Bornavirus

From Wikipedia, the free encyclopedia
  (Redirected from Bornaviridae)
Jump to: navigation, search
"BDV " redirects here. For "Big Daddy V", see Nelson Frazier, Jr..
Bornavirus
Virus classification
Group: Group V ((-)ssRNA)
Order: Mononegavirales
Family: Bornaviridae
Genus: Bornavirus
Type species
Borna disease virus
Borna disease virus G protein
Identifiers
Symbol BDV_G
Pfam PF06208
InterPro IPR009344
Borna disease virus P10 protein
Identifiers
Symbol BDV_P10
Pfam PF06515
InterPro IPR009485
Borna disease virus P40 protein
PDB 1n93 EBI.jpg
crystal structure of the borna disease virus nucleoprotein
Identifiers
Symbol BDV_P40
Pfam PF06407
InterPro IPR009441
SCOP 1n93
SUPERFAMILY 1n93
Borna disease virus P24 protein
Identifiers
Symbol BDV_P24
Pfam PF06595
InterPro IPR009517

Borna disease virus is the virus that causes Borna disease.

Virology[edit]

Genome[edit]

It has the smallest genome (8.9 kilobases) of any Mononegavirales species and is unique within that order in its ability to replicate within the host cell nucleus.

Borna virus was isolated from a diseased horse in the 1970s, but the virus particles were difficult to characterise. Nonetheless, the virus' genome has been characterised. It is a linear negative-sense single stranded RNA virus in the order of the mononegavirales. This order contains the family of lyssaviruses which includes the viruses responsible for rabies. A new family named the bornaviridae was created to hold this virus.

Several of the proteins encoded by the Borna virus genome have been characterised. The G glycoprotein is important for viral entry into the host cell.[1][2]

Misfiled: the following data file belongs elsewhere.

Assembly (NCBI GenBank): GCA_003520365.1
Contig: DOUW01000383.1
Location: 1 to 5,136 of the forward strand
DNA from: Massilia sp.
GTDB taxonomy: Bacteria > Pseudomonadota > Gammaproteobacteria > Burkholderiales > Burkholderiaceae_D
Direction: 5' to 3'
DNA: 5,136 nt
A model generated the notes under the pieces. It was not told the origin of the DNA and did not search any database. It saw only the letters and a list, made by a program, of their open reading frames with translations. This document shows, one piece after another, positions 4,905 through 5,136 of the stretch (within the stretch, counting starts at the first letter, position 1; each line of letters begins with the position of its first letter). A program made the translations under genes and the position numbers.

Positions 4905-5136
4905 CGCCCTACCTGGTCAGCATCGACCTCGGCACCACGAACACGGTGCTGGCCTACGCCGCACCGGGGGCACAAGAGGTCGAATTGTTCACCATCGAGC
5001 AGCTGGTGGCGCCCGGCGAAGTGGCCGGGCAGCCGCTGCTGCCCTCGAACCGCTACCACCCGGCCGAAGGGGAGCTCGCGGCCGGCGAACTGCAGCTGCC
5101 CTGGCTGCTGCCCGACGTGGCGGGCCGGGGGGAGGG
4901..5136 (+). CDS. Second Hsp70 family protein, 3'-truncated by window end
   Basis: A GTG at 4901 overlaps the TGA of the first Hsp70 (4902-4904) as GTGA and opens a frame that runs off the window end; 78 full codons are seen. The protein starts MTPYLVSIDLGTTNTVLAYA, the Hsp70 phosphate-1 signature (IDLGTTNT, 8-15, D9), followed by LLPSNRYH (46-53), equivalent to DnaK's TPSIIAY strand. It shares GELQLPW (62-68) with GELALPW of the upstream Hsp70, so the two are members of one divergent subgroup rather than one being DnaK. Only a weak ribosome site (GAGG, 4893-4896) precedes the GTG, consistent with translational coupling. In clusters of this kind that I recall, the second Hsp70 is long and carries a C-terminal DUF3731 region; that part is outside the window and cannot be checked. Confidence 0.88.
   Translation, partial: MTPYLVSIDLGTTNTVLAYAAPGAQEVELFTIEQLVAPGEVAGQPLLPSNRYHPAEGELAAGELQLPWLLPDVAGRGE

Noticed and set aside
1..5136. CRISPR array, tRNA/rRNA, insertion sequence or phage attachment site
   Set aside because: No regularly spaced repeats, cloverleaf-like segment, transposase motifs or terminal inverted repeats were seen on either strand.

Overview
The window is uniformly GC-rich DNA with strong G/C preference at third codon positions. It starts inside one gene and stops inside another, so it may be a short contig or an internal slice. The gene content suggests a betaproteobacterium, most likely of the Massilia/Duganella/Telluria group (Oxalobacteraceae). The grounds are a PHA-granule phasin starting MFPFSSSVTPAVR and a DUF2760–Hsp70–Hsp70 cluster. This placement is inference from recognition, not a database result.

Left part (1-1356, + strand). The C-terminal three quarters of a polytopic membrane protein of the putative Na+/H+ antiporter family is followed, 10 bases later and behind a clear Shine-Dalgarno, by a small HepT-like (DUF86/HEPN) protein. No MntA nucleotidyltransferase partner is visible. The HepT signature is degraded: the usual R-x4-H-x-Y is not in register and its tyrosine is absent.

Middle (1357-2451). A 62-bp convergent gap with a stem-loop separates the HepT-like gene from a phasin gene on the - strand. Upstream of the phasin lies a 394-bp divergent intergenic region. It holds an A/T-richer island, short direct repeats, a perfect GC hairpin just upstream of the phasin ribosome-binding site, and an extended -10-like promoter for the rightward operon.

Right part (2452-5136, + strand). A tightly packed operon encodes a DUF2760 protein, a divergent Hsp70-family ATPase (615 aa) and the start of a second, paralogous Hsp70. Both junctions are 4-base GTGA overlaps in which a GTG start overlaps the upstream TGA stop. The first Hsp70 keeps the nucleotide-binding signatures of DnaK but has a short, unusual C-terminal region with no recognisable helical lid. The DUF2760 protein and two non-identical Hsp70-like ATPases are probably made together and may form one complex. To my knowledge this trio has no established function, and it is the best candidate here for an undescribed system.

It has been suggested that the p10, or X, protein plays a role in viral RNA synthesis or ribonucleoprotein transport.[3]

The P40 nucleoprotein from BDV is multi-helical in structure and can be divided into two subdomains, each of which has an alpha-bundle topology.[4] The nucleoprotein assembles into a planar homotetramer, with the RNA genome either wrapping around the outside of the tetramer or possibly fitting within the charged central channel of the tetramer .

P24 (phosphoprotein 24) is an essential component of the RNA polymerase transcription and replication complex. P24 is encoded by open reading frame II (ORF-II) and undergoes high rates of mutation in humans. It [binds amphoterin-HMGB1, a multifunctional protein, directly and may cause deleterious effects in cellular functions by interference with HMGB1.[5] Horse and human P24 have no species-specific amino acid residues, suggesting that the two viruses are related.[6][7] Numerous interactions of the immune system with the central nervous system have been described. Mood and psychotic disorders, such as severe depression and schizophrenia, are both heterogeneous disorders regarding clinical symptomatology, the acuity of symptoms, the clinical course and the treatment response.[8] BDV p24 RNA has been detected in the peripheral blood mononuclear cells (PBMCs) of psychiatric patients with such conditions.[7] Some studies find a significant difference in the prevalence of BDV p24 RNA in patients with mood disorders and schizophrenia,[9] whilst others find no difference between patients and control groups.[7] Consequently, debate about the role of BDV in psychiatric diseases remains alive.

Replication[edit]

Bornaviruses enter host cells by endocytosis. The viral genome and associated viral proteins is released into the cytoplasm following fusion of the viral envelope and the endosome membrane.[10] Replication of the bornavirus occurs inside the nucleus. This is the only animal virus within the order Mononegavirales to do this. Many plant Rhabdoviruses replicate in the nucleus.

Bornaviruses have negative sense RNA genomes [11] The negative sense RNA is copied to make a positive sense RNA template. This template is then used to synthesise many copies of the negative sense RNA genome. This is like making copies of a mold, and then using these molds to make many more viruses.